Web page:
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How does a beleaguered CSR start-up survive, prosper? It finds a compatible corporate parent

Here’s how revered CSR pioneer Ben & Jerry’s is pulling it off:

Many moons ago — 1978, to be exact — Ben Cohen and Jerry Greenfield had what was then a unique entrepreneurial vision. They established a gourmet ice creamery that would be financially successful while “making the world a better place” (a seminal model for the currently mainstream business strategy now called corporate social responsibility and sustainable development).

All went well for the strategy for quite awhile, but eventually (1990) — as often happens with even the best innovative start ups — there came a time when being acquired by a much larger company became attractive. 

The New York Times tells how over the years Ben & Jerry’s “carved out space for its social mission inside a global conglomerate.” Key point: Not just any conglomerate but Unilever, the Anglo-Dutch consumer goods company that was then evolving its own socially responsible vision.

“The recipe for this amicable partnership was written into the acquisition agreement”, the Times reports. “Unilever … chose to operate Ben & Jerry’s with more autonomy than any of its other subsidiaries … establish[ing] an ‘external board’ charged with overseeing Ben & Jerry’s culture and social mission … That board … has the authority to set aggressive new social impact target and to push back against Unilever.”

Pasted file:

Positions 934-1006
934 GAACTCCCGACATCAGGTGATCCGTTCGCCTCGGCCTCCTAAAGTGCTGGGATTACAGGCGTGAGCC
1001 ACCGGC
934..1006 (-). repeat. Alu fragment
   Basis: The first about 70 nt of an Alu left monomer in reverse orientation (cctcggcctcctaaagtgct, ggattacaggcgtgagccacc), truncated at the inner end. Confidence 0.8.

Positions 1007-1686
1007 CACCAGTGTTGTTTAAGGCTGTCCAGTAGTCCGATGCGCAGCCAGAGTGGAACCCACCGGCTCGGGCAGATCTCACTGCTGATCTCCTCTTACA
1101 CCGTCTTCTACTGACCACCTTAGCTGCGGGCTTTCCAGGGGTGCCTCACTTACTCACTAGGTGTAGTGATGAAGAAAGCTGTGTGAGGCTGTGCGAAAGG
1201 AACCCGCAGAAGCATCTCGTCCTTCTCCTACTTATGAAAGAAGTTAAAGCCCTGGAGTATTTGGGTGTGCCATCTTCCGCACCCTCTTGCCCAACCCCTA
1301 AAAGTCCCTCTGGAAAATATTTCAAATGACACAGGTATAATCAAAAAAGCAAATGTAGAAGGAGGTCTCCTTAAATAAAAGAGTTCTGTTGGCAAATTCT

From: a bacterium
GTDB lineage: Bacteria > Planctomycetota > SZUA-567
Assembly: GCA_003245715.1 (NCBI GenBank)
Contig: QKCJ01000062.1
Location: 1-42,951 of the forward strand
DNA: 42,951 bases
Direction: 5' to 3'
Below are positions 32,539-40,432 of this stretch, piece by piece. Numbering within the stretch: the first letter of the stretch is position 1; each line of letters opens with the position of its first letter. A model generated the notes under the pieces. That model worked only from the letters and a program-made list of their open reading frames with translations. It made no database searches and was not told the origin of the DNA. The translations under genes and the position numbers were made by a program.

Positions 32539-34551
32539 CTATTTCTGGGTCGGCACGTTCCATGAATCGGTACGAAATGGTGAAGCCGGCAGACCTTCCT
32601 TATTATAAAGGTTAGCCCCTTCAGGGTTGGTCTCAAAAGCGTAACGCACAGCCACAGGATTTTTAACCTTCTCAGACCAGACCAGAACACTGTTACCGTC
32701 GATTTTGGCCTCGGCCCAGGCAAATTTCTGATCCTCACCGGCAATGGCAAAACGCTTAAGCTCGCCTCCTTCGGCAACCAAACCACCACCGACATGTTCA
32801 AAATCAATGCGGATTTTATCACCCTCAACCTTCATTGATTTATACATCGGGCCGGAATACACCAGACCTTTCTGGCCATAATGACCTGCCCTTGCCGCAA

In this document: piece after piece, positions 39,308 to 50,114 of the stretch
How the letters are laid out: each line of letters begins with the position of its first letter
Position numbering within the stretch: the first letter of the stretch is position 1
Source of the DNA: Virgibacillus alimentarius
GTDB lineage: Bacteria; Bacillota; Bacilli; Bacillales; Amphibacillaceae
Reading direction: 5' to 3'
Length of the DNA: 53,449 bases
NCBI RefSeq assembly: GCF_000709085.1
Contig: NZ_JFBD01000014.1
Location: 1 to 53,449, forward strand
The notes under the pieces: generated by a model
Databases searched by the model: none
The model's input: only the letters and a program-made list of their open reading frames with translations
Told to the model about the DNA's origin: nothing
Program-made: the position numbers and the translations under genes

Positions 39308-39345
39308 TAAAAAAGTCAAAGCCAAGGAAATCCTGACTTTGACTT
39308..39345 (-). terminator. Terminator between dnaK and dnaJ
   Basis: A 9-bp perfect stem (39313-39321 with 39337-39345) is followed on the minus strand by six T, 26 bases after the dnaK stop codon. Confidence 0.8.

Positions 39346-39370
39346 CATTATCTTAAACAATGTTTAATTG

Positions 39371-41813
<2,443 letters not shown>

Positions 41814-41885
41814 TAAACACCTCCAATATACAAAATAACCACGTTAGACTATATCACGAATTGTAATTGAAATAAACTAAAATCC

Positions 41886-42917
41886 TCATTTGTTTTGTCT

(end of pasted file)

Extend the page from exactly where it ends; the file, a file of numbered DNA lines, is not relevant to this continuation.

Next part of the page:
However, that kind of “push back” appears to have been hardly necessary, because  in subsequent years Unilever’s broad corporate strategic planning an implementation has made it one of the most highly-regarded multinationals in the global corporate social responsibility community and well beyond.  One of many examples: Recognition of the company’s strong support for the United Nations Millennium Development Goals (MDGs) and the imminent Post-2015 Sustainable Development Goals (SDGs)